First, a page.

Hockey broadcasting is the hardest job in professional broadcasting. From names that sometimes have 15 or more letters, to names where you have to almost dislocate your jaw to pronounce, the art of play-by-play calling is fantastic. The action of the game is so fast, so intense, so passionate, that you sometimes forget there is a man behind a microphone, telling you what is going on.
My dad once met Jack Buck. For those of you who do not know who Mr. Buck was, he was the voice of the St. Louis Cardinals for half a century. He called many other things, like the AFL, several football telecasts, the first few Blues games in their history, and covered countless numbers of events for CBS.
He was the voice of multiple generations for St. Louisans, and is as synonymous with the Cardinals as Bob Gibson, Lou Brock, Ozzie Smith, and “The Man.”
(pictured is Jack Buck and Harry Caray behind a mic for now defunct St. Louis radio station, KXOK, during a promotional photo shoot for the St. Louis Cardinals)
When my dad met him, my dad asked why he is so good. (My father always wanted to go to broadcasting school, but real life halted his dreams.) Mr. Buck (I am paraphrasing) told my dad that he always pretended he was telling his best friend, who was blind, what was going on. For some reason, I always held that with me.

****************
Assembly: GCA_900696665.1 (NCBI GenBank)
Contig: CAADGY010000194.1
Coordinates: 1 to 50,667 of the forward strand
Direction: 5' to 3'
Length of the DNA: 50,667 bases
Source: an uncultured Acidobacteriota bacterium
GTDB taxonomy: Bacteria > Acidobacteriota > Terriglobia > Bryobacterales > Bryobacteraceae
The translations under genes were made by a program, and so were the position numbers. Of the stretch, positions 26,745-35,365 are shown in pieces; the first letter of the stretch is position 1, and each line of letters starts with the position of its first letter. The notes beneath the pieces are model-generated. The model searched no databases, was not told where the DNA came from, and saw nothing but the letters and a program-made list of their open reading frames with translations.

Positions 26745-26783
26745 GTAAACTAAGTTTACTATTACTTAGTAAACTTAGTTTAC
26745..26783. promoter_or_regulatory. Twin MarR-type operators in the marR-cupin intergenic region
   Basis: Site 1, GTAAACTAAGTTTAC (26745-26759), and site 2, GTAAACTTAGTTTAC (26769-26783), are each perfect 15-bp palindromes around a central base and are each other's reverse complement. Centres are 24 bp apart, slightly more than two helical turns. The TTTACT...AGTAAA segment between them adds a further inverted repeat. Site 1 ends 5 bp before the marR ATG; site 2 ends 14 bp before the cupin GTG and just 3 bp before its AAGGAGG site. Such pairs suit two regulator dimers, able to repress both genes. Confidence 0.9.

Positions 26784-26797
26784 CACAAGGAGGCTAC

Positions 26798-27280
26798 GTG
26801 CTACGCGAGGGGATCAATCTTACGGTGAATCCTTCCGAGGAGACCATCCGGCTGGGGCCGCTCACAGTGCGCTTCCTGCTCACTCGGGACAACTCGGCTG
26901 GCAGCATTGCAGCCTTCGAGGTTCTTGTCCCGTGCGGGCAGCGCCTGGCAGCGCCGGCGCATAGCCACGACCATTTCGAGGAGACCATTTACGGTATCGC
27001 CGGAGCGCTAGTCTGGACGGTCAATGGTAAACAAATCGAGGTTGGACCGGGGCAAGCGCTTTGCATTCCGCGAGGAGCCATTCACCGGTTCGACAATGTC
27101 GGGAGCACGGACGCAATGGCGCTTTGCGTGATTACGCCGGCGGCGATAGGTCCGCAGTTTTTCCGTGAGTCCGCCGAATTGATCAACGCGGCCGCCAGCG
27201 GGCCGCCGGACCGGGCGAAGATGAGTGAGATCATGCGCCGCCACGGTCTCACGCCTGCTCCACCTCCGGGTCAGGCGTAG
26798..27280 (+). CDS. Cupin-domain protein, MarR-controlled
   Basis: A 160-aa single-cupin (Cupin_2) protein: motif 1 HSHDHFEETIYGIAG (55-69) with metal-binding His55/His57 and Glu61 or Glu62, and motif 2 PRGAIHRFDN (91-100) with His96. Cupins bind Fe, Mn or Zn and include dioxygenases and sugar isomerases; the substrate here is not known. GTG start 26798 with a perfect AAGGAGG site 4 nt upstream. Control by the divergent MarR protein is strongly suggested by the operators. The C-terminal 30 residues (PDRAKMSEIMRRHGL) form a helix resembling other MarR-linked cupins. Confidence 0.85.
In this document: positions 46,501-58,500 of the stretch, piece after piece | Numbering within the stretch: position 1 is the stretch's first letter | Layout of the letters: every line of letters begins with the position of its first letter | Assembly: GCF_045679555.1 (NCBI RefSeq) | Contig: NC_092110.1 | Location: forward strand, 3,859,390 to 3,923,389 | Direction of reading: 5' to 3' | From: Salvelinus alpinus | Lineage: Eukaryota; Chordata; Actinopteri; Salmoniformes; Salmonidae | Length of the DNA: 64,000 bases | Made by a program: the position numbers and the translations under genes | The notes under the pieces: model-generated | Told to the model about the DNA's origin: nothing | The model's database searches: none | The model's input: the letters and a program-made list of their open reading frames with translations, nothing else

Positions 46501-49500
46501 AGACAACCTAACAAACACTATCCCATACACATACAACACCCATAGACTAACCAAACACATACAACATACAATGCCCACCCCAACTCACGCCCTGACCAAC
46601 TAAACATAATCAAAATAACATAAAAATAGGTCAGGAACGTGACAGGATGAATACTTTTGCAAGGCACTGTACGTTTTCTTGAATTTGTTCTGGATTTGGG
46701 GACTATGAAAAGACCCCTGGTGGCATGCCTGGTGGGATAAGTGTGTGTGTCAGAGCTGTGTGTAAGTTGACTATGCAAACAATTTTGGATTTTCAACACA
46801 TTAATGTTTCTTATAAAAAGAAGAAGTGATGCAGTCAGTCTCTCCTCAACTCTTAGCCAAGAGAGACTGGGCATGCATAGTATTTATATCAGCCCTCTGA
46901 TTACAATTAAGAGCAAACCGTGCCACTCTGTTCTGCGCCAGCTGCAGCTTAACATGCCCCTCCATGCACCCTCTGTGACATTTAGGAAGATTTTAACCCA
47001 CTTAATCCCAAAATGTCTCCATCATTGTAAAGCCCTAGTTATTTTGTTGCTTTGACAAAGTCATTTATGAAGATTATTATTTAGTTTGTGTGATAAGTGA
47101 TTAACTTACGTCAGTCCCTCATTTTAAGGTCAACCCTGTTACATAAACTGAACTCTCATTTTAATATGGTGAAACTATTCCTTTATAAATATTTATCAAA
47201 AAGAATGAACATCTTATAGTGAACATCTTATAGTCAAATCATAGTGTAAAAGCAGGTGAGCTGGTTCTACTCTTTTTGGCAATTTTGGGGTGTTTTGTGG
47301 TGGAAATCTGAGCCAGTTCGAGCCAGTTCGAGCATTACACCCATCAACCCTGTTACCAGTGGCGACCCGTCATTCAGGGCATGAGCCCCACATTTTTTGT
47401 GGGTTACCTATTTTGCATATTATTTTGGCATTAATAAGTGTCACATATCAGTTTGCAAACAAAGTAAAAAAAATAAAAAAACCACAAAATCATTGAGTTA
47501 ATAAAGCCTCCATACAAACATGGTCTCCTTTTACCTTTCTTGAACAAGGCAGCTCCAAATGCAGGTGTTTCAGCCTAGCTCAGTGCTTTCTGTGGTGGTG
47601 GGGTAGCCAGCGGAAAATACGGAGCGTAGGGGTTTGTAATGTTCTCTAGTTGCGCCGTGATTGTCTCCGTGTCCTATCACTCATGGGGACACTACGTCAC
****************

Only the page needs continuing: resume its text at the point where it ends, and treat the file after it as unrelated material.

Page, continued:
In the sport of Hockey, nowhere is this more valuable than in the broadcast booth. Any person can sit behind a microphone and call out names of who has the puck. It takes a special talent to bring the events of a game to life. In no particular order, for no particular rhyme or reason, these are the best names (at least in my mind) that have done this thing.
(pictured is the late Foster Hewitt, behind the mic for CBC)
To begin this list, we have to start at the beginning. There is a reason that the Hall of Fame award is named after this man. Mr. Hewitt was the voice of Hockey Night in Canada for 40 years. While a bunch of those years were pre-expansion, your grandfathers would tune in to hear “Hello Canada, and all you hockey fans in the United States and Newfoundland.”
He was one of the first to pioneer the phrase “He shoots, he scores!” The NHL and Hockey of Fame have honored this man by making his namesake award a recognition of continued success behind the mic at a game.
This one holds a special place in my heart. It is no secret; I am a fan of the St. Louis Blues. I grew up with Ken Wilson and his calls of “Oh BABY!” in my ears as I would try to fall asleep on school nights. Before Mr. Wilson was on the air, another man dominated the hockey landscape in St. Louis. His name is Dan Kelly.
Mr. Kelly was the voice of hockey, for not just St. Louis, but for millions of fans in North America. He was on the call for 16 different Stanley Cups, the 1987 Canada Cup and the 1988 Winter Olympics in Calgary. His call of the Bobby Orr “flying” goal in the 1970 Finals (against his employer the Blues), goes down in history as one of the most famous calls of any goal in history.
His call on Lemieux’s goal in the 1987 Canada Cup may be the best ever. Sadly, his career was cut short at the age of 52. Two of his children, John and Dan, both followed him into the booth, and John does the play-by-play, in a press box that has his father’s name, in the ScottTrade Center, for the Blues.